The district has been recognized on three occasions with the Best Practice Award, honoring specific practices implemented by a district for exemplary and/or innovative strategies. In addition, three schools in the district was named a "Star School" by the New Jersey Department of Education, the highest honor that a New Jersey school can achieve. The school was the 70th-ranked public high school in New Jersey out of 328 schools statewide in New Jersey Monthly magazine's September 2012 cover story on the state's "Top Public High Schools", after being ranked 53rd in 2010 out of 322 schools listed.
Founded in 1924, Our Lady of the Lake Catholic School serves students in pre-school through eighth grade, and is situated near Verona Park, operating under the auspices of the Roman Catholic Archdiocese of Newark. The school was recognized by the Blue Ribbon Schools Program in 2011, one of 305 schools recognized nationwide and one of 14 selected from New Jersey.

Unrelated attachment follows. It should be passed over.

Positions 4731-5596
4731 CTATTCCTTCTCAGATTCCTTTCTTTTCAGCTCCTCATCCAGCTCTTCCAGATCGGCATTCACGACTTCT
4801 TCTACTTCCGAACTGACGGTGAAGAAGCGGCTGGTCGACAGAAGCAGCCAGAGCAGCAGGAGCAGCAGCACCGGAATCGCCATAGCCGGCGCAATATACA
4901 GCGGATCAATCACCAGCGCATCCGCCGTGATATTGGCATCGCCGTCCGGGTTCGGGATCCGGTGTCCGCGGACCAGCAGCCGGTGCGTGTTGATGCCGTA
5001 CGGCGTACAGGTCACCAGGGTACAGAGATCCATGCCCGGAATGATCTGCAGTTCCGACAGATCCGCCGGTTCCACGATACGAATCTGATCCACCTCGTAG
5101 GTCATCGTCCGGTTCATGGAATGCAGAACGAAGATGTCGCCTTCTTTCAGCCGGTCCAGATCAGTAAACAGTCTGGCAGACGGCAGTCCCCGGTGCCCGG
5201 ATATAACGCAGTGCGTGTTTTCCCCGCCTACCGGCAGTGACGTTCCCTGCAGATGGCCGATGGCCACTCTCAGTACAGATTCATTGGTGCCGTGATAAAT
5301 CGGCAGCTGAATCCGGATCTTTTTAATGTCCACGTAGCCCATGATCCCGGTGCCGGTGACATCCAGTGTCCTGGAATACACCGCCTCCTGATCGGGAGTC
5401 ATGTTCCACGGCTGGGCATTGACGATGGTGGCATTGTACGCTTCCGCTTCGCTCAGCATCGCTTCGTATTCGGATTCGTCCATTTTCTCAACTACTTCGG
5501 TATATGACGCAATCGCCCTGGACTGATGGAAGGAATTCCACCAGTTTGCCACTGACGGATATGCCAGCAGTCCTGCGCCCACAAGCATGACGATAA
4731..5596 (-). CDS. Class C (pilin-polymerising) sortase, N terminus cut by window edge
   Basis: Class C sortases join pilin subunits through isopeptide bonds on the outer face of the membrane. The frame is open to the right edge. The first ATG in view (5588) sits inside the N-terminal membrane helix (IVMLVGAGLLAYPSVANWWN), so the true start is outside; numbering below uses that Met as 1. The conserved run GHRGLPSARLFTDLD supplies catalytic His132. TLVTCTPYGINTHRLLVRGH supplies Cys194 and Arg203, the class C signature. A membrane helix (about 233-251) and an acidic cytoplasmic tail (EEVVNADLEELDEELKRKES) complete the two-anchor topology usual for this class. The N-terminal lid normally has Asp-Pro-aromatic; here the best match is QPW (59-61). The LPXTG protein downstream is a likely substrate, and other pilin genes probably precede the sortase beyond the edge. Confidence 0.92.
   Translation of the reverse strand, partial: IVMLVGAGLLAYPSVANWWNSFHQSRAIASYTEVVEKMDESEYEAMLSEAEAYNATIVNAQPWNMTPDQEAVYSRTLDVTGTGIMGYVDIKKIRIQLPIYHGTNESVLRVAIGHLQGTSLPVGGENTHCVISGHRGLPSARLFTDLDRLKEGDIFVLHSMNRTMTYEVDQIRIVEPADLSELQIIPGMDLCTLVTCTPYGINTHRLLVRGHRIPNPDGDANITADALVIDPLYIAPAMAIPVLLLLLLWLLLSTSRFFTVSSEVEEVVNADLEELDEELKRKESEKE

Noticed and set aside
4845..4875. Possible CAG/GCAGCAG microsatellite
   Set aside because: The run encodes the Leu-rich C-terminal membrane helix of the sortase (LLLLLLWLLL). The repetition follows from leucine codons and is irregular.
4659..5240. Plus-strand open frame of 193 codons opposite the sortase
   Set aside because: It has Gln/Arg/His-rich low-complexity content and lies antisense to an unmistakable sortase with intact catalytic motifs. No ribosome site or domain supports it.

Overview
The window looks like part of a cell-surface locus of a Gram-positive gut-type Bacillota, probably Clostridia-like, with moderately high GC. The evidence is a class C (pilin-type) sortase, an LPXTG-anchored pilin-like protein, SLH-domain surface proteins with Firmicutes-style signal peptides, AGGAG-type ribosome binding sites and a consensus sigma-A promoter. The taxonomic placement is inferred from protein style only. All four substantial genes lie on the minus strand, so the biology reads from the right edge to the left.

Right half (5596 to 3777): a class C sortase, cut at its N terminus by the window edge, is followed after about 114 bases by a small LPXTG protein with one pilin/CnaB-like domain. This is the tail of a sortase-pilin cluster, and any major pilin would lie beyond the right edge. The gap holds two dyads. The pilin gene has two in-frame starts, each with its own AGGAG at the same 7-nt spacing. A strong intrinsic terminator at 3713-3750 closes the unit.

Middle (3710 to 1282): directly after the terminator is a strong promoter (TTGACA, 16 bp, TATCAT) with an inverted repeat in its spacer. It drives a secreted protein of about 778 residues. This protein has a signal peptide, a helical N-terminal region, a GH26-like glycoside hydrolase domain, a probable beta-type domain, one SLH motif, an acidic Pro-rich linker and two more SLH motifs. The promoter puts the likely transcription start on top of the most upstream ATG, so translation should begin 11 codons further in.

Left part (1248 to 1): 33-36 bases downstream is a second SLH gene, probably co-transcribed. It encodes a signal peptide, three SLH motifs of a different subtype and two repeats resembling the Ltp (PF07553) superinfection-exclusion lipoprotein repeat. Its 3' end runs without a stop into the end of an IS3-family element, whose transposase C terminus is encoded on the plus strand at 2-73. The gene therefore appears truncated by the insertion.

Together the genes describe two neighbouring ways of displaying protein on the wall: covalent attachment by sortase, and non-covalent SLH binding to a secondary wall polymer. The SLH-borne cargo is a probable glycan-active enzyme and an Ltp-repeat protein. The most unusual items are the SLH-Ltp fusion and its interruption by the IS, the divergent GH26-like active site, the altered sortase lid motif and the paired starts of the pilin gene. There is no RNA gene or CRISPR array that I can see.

Train stations, also run by New Jersey Transit, are located in the neighboring towns of Little Falls and Montclair. Prior to 1966, the Erie Railroad's Caldwell Branch (a part of New York and Greenwood Lake Railway) ran passenger service through Verona from Great Notch. The line was removed in 1979 after a washout four years prior. On July 14, 2010, the township of Verona announced that it was the honoring the old freight shed at the Verona station, which remains as the last standing structure of the railroad. The project of naming it a historic landmark in Verona, the first of many proposed by the Verona Landmarks Preservation Commission. Proposals include moving the structure to a more accessible place in Verona or turning the shed into a one-room museum.